Hungary boasts an extensive narrow-gauge rail network, rivalled only by Switzerland and Ireland in terms of population per railway. Since 2017, government-supported projects began to spread extensively in the country.
According to G7’s compilation, Hungary has the 8th most extensive narrow-gauge railway line infrastructure in Europe, an interesting feature of the Hungarian transport system and tourism.
No aggregated data on narrow-gauge railways are kept by international and national statistical offices, so it is no longer easy to say how long they are in each country. G7 used data from the OpenStreetMap database. However, this also means that there is no common research methodology for keeping statistics.
This means that narrow-gauge railways could include tourist or forest railways, narrow-gauge tramways connecting towns or villages, or freight or mining railways. According to G7, only Switzerland and Ireland have a larger network of light railways per capita than Hungary.
G7 mentions that while Switzerland has made excellent use of its natural assets and built up an internationally renowned industry of Alpine tourist trains, Hungarian small railways are far less well known. At the same time, Ireland generally does not make use of its narrow-gauge lines in terms of tourism, but it more regularly uses them for freight.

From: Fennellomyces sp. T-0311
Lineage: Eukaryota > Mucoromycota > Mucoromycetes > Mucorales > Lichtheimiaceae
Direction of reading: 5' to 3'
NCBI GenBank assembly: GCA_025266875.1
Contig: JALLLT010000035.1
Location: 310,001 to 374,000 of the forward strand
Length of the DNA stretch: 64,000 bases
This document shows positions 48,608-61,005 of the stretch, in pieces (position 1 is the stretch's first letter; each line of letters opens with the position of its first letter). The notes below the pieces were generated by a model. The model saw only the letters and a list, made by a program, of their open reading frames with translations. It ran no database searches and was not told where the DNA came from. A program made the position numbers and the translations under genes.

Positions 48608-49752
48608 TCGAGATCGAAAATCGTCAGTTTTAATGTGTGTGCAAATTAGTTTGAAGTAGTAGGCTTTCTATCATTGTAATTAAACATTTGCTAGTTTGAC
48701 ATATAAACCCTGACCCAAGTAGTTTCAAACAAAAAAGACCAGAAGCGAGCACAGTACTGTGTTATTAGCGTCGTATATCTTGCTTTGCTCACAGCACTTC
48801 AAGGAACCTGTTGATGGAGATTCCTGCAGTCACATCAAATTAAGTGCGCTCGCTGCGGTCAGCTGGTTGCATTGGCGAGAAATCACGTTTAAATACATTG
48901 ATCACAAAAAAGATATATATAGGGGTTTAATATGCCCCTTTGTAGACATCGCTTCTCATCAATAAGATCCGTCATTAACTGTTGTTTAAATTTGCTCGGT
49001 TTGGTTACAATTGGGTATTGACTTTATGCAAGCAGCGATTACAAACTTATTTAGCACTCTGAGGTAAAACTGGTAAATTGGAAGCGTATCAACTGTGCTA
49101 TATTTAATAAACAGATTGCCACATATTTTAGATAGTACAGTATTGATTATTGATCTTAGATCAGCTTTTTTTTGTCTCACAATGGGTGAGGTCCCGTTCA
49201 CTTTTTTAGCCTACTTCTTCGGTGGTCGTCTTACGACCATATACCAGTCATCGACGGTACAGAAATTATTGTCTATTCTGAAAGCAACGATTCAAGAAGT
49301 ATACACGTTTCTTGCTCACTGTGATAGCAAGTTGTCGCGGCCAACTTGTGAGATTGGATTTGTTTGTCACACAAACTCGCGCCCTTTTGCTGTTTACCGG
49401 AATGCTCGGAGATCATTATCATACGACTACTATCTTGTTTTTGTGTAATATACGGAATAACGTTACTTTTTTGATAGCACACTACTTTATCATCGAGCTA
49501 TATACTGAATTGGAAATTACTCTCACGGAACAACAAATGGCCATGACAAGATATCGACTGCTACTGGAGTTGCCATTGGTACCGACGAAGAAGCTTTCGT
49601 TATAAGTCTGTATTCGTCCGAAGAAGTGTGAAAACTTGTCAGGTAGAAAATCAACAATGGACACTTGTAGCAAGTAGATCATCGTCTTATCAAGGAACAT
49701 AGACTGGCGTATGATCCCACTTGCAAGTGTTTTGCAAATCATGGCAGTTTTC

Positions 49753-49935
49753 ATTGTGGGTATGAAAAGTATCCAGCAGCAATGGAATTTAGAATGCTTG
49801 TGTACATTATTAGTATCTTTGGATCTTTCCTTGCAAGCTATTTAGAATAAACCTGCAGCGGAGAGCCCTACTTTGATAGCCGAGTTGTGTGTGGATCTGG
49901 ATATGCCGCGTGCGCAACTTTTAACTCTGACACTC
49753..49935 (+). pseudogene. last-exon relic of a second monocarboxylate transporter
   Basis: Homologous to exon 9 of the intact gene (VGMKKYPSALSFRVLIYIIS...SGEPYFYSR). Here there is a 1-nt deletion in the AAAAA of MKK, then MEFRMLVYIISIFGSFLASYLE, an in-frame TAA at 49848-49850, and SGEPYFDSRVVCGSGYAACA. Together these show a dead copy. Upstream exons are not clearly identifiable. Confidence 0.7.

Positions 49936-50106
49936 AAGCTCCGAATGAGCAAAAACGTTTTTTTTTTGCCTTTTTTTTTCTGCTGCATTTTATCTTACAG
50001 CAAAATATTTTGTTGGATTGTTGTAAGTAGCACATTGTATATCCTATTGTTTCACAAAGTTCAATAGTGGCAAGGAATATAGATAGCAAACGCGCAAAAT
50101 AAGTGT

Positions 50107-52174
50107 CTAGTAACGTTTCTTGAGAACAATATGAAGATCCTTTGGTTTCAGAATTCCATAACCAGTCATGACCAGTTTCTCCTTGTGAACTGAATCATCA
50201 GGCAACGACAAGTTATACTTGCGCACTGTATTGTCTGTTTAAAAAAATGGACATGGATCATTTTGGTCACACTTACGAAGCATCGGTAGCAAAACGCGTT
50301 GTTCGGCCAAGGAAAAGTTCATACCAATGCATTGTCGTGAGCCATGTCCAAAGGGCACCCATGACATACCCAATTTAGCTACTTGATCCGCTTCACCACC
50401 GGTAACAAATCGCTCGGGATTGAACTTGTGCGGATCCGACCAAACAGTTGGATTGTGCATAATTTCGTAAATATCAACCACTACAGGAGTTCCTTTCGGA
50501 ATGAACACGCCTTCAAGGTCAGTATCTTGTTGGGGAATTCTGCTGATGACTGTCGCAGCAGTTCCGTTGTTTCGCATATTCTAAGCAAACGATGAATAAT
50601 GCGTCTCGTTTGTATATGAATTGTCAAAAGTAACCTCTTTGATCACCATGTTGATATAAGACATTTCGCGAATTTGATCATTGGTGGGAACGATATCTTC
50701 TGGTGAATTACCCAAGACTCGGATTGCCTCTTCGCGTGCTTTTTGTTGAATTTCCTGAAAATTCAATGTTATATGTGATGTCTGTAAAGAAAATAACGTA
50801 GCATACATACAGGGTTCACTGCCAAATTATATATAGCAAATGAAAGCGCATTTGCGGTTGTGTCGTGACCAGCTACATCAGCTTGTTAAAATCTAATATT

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The narrow-gauge tourist railway line has been at the centre of Hungarian public discourse, as a tourist line has been built in Felcsút, in Prime Minister Viktor Orbán’s home village.
In 2017, the government issued a decree allocating funds for the development of small railways for domestic tourism. However, little was known about the overall amount of money spent and the impact on railways passengers, as data collected by the Central Statistical Office (KSH) was not published. G7 had to launch a request for data of public interest, and they have received the data. However, it took the department a year to finally publish them.
As G7 mentions in their analysis, it was surprising to see that the state departments were so secretive. Between 2012 and 2019, domestic narrow-gauge rail passenger numbers increased by a fifth. According to the Prime Minister’s Office, in the last five years, the railways have received an investment of HUF 4.5 billion (EUR 12 million). The number of passengers carried was 1.1 percent of the number of passengers on the high-speed railways in 2021, which indicates low utilisation, and G7 has not found any data on whether foreign tourists are aware of the Hungarian narrow-gauge tourist lines.
Recently another huge Hungarian development started: BAHART is getting ready to upgrade its fleet at Lake Balaton with modern ships.